The South East of England has long been associated with seed production due to its good soils, high light levels and dryer climate. During the height of production, over two thousand acres of vegetable seeds were grown in Essex alone. It’s not surprising that the South East is home to many seed companies, as well a vibrant network of farmers, growers and organisations who recognise the fundamental importance of seeds. Through their work of breeding and maintaining varieties, organising seed exchanges and running seed banks, they are continuing this strong tradition.
Events are added to our Eventbrite page and advertised via our social media channels listed above, where we also share other regional opportunities.
If you’d like to learn more, or if you’d like us to spread the word about your own seed event in the South East of England, please send us an email.
As across the Programme, our seed politics and practice training is the core of our work here in the Southeast and we are lucky to run them in collaboration with some of the most inspiring growers, trainers and projects across the region.
We offer in-depth introductory programmes, equipping participants from community and commercial backgrounds with the theory and practice to get going with seed saving, either over four-weeks online or over the course of a day in-person.
We launched our first intermediate year-long seed production training in Autumn 2022. This is a hybrid training, partially online and partially on farms across the South East, giving participants a thorough grounding in how to incorporate seed production into their growing and businesses.
Get in touch if you are interested in either of these training opportunities.
When we think of seed sovereignty, we rarely think of urban spaces yet in cities across the UK and Ireland, seed savers are actively building urban crop diversity. The diversity of people which characterises our cities is reflected in the crops grown there, much of this thanks to migrant communities which have brought seeds from across the world building rich cultural, culinary and crop diversity to our cities. This film by Andy Pilsbury sheds light on the seed sovereignty movement in London.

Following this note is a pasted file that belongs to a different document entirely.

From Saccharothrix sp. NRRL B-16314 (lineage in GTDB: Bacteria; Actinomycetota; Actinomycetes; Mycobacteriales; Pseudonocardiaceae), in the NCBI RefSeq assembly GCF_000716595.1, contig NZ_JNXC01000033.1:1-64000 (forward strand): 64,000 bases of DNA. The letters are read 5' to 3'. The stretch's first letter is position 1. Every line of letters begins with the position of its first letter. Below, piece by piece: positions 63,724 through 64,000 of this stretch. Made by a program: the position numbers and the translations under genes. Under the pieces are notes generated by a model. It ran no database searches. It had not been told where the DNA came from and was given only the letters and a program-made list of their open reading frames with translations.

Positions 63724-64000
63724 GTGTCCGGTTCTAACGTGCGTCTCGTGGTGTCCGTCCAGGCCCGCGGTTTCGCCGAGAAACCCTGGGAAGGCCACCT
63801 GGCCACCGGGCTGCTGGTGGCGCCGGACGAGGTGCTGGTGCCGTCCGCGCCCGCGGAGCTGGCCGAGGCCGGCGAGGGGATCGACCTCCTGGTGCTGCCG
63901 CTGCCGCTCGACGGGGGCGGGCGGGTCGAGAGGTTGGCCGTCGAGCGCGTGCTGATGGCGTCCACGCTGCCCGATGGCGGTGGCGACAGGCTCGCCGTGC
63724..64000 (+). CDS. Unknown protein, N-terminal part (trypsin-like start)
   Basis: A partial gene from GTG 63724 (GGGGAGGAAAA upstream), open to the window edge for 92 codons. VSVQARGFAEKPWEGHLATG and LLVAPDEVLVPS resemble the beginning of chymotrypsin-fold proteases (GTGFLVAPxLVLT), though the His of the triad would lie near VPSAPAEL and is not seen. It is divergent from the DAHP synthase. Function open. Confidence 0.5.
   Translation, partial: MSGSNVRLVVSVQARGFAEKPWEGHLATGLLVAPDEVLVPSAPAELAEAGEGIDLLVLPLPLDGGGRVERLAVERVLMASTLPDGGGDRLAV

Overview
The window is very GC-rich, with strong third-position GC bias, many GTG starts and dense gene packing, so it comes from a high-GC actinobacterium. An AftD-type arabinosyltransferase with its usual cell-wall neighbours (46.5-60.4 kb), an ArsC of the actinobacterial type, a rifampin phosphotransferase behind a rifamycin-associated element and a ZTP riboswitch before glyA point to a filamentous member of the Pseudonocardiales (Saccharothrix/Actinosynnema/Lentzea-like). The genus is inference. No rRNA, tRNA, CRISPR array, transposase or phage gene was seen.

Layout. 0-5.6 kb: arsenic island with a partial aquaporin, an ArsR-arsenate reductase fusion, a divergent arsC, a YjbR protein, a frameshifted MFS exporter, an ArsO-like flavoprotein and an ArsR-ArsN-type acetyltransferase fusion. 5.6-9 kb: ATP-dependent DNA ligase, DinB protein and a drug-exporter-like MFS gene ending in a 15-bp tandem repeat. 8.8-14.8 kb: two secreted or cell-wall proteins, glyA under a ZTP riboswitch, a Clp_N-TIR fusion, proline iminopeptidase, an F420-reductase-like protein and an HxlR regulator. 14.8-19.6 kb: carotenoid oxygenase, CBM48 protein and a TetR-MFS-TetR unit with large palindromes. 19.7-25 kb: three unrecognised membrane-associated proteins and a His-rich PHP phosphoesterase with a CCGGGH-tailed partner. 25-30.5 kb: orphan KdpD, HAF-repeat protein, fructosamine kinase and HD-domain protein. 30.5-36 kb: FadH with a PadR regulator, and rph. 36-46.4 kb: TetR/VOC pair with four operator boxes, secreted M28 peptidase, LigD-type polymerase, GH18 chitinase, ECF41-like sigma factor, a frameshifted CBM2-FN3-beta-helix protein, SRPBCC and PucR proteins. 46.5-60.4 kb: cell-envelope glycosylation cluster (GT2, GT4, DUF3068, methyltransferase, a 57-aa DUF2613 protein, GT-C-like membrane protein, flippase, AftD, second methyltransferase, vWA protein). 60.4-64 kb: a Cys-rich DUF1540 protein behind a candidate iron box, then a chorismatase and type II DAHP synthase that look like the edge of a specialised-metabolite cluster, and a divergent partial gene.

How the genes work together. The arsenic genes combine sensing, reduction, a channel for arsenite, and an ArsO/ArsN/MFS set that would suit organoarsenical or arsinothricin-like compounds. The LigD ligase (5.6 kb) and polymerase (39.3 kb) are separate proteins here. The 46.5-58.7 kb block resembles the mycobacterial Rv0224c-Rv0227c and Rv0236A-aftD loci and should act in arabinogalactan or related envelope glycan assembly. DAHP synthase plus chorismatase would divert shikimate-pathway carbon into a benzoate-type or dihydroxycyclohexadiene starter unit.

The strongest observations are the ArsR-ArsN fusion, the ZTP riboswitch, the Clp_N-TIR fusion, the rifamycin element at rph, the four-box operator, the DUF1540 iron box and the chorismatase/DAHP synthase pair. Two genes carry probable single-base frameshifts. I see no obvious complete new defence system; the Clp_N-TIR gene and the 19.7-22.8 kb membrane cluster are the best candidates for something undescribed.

Guildford Seed Bank was launched in 2021. The collective is made up of home gardeners and allotment holders, with contributions from local small-scale commercial veg and flower growers based in SW Surrey and East Hampshire. Members grow 2 – 3 crops annually and the seed is distributed to the community via local libraries, schools and at the Surrey Seed Swap.
Hodmedods is a Suffolk based company working with farmers to bring traditional and new pulses and grains to the market. They focus particularly on rare, native foods like fava beans, black badger peas and quinoa.
London Freedom Seed Bank is a network of food growers and gardeners in London dedicated to saving, storing and sharing open-pollinated seed. For the past decade, they have built a large, living collection of London-grown seed and an enthusiastic network of growers passing on the skills of saving seed.
Open Pollinated Seeds is an initiative established to spread awareness about the importance of natural propagation and regeneration of vegetable seeds. The organisation provides training, information and insight around seed production, biodiversity and food culture. They have also developed a logo to help consumers identify Open Pollinated seeds and produce.
Seedy Saturday is a seed swap held on the first Saturday of February each year in Lewis, Sussex. In addition to swapping seeds there’s a programme of speakers, workshops, children’s activities and stalls.
Seedy Sunday Brighton is the UK’s oldest and largest seed swap, hosting between two and three thousand people. The event was established in 2002 and runs on the first Sunday of February each year. Alongside the seed swap table, the event includes diverse speakers, over fifty community and commercial stalls, children’s activities and a pop-up café.
South East Grain Alliance is a regional arm of the UK Grain Network, connecting farmers bakers and millers interested in working together using locally grown alternative grains, instead of modern commodity varieties.
Wakelyns is an organic agroforestry, food and horticulture hub in Suffolk. Particularly known for Martin Woolf’s work producing the YQ and Q Population Wheat, it’s also one of the longest-established agroforestry farms in the UK.
Waltham Place is a 220-acre organic and biodynamic estate in Berkshire, working to build biodiversity through mixed farming with livestock, cereals and commercial vegetable seed production, to create a sustainable and balanced farming system. They hold courses throughout the year on farming and gardening including seed saving.